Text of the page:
Review: Catacombs

Dark Age of Camelot's newest expansion, Catacombs, was released in Europe at the beginning of April. Some distribution problems over the Easter Weekend meant that it didn't arrive everywhere it should have, leaving many of Europe's MMORPG addicts twitching. It did get there, though, and the result is that I, at least, am blown away.

The first thing that should be noted is that the expansion - the game in genereal, really, it's just more noticable here - requires a fairly good graphics card. It's playable with an average one, but you miss out on the sheer gorgeousness of the new zones, and on the new character models.

A good bit of the login process interface has been changed, to allow for the customisation bit. This allows you to adjust the faces of your characters far better than before - aside from choosing a basic face and hair, you can now adjust the width of nose and chin and the size and colour of the eyes. Elves can also adjust the length of their pointy ears, and shar can alter the length of their horns. I assume there are other particualr adjustables for other races. You get one customisation per character, and can get further ones by speaking with a particular NPC in the new areas.

As I mentioned above, the new areas are really gorgeous. The Veil Rift is a genuine thing of beauty, the Shar Labyrinth is much prettier than the other cities, and the Underground Forest (reminiscent of Darkness Falls) is deeply (pun intended) atmospheric. There've been changes to the sounds as well; parries and blocks now sound different - although I'm not convinced that the change to the parry sound is good - and there are fantastic environmental effects. The whispers in the Queen's Labyrinth are good enough to actually spook me a bit.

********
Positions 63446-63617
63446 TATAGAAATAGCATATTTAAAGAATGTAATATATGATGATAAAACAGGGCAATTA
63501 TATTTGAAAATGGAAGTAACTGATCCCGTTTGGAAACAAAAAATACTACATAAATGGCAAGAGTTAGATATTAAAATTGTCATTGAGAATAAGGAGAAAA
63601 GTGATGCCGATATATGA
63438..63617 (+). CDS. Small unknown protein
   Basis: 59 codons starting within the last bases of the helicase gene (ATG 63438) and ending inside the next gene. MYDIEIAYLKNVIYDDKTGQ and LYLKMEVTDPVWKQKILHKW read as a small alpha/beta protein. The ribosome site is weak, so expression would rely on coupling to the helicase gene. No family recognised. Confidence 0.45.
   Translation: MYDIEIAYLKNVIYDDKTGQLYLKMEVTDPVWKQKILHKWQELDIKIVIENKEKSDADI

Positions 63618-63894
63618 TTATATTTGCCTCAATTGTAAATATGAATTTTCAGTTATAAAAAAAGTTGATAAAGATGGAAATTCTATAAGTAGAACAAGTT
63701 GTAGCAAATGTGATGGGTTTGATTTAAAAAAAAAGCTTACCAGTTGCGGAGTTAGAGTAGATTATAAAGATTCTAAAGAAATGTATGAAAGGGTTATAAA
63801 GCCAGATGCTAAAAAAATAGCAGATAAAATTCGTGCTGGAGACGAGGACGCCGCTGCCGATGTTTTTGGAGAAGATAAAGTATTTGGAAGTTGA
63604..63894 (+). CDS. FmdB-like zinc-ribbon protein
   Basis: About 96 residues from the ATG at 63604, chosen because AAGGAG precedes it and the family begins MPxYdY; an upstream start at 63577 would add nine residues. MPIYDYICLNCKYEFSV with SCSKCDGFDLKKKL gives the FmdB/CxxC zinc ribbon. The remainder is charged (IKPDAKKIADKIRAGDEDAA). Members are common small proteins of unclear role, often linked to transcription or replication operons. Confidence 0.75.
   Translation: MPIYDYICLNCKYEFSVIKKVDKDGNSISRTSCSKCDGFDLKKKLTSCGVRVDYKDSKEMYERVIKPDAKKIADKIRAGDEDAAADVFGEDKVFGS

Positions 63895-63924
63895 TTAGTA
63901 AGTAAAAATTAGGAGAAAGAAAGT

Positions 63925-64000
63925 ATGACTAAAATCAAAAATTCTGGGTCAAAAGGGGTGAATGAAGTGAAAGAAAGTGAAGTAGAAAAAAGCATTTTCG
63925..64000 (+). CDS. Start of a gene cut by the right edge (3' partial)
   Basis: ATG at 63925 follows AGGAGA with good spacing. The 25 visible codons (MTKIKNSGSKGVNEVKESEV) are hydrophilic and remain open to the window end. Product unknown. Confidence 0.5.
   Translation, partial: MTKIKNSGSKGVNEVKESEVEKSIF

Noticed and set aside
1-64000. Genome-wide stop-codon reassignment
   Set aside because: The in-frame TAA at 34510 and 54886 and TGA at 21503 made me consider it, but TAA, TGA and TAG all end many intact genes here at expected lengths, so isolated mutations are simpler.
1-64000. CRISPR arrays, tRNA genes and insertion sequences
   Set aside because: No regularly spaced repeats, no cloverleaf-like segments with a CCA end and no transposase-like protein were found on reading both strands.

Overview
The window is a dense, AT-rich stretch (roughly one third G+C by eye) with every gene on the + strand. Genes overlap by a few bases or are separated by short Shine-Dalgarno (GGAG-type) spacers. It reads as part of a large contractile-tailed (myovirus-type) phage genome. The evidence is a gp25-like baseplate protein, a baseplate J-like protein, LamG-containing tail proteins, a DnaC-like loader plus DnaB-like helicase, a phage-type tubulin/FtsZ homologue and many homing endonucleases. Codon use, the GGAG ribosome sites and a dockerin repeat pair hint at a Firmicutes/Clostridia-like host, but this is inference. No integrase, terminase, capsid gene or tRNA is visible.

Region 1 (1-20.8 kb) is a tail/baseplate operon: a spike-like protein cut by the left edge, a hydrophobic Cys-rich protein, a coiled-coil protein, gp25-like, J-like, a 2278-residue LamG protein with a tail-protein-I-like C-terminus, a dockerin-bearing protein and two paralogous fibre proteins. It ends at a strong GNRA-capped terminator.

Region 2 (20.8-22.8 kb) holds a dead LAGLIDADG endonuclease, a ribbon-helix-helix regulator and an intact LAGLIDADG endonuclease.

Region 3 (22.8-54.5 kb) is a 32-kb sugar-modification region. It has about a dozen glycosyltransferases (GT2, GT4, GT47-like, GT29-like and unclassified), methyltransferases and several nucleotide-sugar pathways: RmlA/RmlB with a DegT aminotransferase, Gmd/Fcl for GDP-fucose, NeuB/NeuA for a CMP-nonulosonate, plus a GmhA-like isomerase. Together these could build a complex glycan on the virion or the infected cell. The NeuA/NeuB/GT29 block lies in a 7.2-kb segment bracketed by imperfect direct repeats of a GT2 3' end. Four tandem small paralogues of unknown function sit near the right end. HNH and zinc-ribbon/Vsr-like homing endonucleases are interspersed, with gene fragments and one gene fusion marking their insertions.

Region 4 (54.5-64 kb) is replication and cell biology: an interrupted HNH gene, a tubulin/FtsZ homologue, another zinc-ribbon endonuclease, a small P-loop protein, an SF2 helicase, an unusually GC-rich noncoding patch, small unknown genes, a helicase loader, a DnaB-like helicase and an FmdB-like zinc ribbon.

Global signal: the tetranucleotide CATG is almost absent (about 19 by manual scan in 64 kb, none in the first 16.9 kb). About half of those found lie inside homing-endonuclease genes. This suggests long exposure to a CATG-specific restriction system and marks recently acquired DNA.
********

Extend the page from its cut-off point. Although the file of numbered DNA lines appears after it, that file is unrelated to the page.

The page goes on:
The expansion has material for all levels of play, and seems to do well at filling in the difficult levels between 40 and 49, where there were few enough quests available in other parts of the game. I went up a level and a half solely on quests in a couple of days, which is impressive at 44.

The major new thing, however, is the advent of instanced dungeons. These are similar to the mission sites from Anarchy Online, although some of them can be entered (from other dungeons) without a quest or task.

For the task ones, there are five taskmasters in each realm who give out quests such as "clear the caves", "kill Chieftain Bugbear in the mines to the east", or "kill 12 spragoonites in the mines to the east". These instances are tailored for the level of the character going in, have good xp and cash, and a drop from the boss monster. There's also a sizable bonus of xp and cash for completing the quest.

The ordinary instanced dungeons are entered from existing and new dungeon areas, and are called "adventure wings". They have good cash, some drops, and a new metal currency, aurulite. Like seals from Darkness Falls, these can be traded with specialised merchants for some impressive gear. This gear - including jewels, bracers and belts - can carry as many as six different bonuses, although some are for PvE only.

The new gear can also be got as drops in the main new areas, and I'm particularly impressed with one new bonus type - a reduction in the amount of experience you lose when you die. For me, given that when I'm playing solo I can end up dying four and five times a level, this is a godsend.

There's plenty to explore - even after a couple of levels, and a lot of dedicated exploration, there are still half a dozen areas I haven't seen at all, or have only barely seen. It seems to be a truly vast expansion, and well worth the money (25 euros, postage free from As a bonus, there's a 14-day trial version (though without the expansion itself) included in the box, so if anyone wants to try out the game, give me a yell and I'll hand it over.

Posted by Drew Shiel at April 6, 2005 8:45 AM | TrackBack

AddThis Social Bookmark Button